Push a book by Sapphire covers the life of an overweight girl named Precious. Abused sexually by both her mother and father, she is a prime victim of a silent issue going on in todays society, but one that is rather masked. Haven given birth to her first child from her father, her daughter is taken away from her as she deals with down-syndrome and lives with Precious’ grandmother. She is expectant of her second child and we follow her life during this period, whilst she strives to get her GHD up and get an education.

The book is written in bad english as Precious struggles to read and write, so it really puts you the reader in her shoes. Though hard to grasp at first, once you get into the flow of it, its a hard one to put down.
The story progresses and in great depth explains the feelings of Precious. It goes into her thoughts during sex with her father or performing sexual acts on her mother and the detail of the explicit sexual events that took place. It was here I found the text quite disturbing and at times thought Sapphire didn’t need to go there in order to convey the story of Precious and girls like her. It was hard hitting and at those moments morbidly uncomfortable for me to read.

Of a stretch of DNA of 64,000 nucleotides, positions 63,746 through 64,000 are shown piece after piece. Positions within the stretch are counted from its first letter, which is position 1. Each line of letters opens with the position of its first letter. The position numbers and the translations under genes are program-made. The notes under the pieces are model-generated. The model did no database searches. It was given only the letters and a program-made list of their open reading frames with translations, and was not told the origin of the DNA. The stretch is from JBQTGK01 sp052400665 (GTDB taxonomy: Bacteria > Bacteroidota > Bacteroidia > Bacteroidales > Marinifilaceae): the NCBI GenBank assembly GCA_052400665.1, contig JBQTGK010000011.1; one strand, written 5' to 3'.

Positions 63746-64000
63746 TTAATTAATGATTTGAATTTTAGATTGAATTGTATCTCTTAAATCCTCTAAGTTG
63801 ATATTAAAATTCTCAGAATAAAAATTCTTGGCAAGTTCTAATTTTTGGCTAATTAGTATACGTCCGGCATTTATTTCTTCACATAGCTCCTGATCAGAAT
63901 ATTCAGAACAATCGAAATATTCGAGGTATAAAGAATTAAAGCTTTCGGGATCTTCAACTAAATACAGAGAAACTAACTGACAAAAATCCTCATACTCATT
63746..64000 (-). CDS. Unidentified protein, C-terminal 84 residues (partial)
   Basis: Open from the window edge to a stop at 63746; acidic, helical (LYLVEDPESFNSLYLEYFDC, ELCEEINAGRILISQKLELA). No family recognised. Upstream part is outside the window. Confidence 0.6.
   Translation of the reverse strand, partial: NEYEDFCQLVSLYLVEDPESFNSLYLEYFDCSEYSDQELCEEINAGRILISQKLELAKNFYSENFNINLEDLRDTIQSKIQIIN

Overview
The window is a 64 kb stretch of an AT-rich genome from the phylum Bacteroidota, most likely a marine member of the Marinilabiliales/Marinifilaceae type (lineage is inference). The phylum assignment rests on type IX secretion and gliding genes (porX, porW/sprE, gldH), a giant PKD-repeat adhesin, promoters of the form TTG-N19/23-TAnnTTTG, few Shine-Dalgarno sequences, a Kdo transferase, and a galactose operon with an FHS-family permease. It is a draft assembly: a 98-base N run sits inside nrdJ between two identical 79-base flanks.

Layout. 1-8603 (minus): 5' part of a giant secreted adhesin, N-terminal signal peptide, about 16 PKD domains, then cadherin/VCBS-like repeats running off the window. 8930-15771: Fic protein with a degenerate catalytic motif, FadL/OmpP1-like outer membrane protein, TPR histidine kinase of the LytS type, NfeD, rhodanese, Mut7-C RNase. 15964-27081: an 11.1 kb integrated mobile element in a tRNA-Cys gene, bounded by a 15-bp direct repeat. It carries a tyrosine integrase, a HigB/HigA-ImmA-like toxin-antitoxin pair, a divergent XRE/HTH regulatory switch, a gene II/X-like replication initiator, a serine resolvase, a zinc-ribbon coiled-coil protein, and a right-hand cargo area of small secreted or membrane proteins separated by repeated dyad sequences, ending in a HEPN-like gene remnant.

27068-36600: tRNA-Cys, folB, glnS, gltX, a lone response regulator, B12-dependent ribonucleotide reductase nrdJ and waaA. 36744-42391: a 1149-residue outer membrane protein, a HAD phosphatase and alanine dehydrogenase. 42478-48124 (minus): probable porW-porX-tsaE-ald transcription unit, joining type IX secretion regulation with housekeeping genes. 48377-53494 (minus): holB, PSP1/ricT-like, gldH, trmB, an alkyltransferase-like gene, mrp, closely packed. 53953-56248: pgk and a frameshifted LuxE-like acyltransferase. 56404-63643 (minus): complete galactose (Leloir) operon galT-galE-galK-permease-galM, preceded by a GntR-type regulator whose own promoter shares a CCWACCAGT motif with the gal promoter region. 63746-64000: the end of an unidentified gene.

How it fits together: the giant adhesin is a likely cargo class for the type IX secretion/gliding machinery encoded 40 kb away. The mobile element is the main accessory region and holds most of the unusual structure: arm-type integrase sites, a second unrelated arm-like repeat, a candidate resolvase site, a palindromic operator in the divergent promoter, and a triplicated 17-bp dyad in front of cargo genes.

I found myself feeling extremely broken and miserable as I read the book as I was so engaged in completing it, it affected my mood and even my interaction with those around me. Which is a lot for book!

As the book comes to an end Precious happy ending remains rather vague. Although she has got an education and will be progressing onto High School, she still has the HIV virus and is left to care for her two children in the streets of Harlem, and the issue of her obesity is never raised.

It’s rather open ended and I found as a reader I didn’t get the closure that I had wanted as the reader, especially it being the story was fictional, but rather felt the impact of the abuse and was left feeling sorry for her and understood she had put an end to the cycle of the abuse.

Overall I found Push to be a warm warming book with a blend of both sadness and graphic imagery it leaves the reader disarranged and heart broken for the girl ‘Precious’. Sapphire has definitely brought the issue to light and Lee Daniels has helped to make this issue an internationally success with the film ‘Precious’ being a blockbuster and Gabby Sidibe and Mo’Nique winning awards for there performances left right and centre.

Overall I give ‘Push’ 3.5 Stars

Trailer for Precious – General release in UK February 2010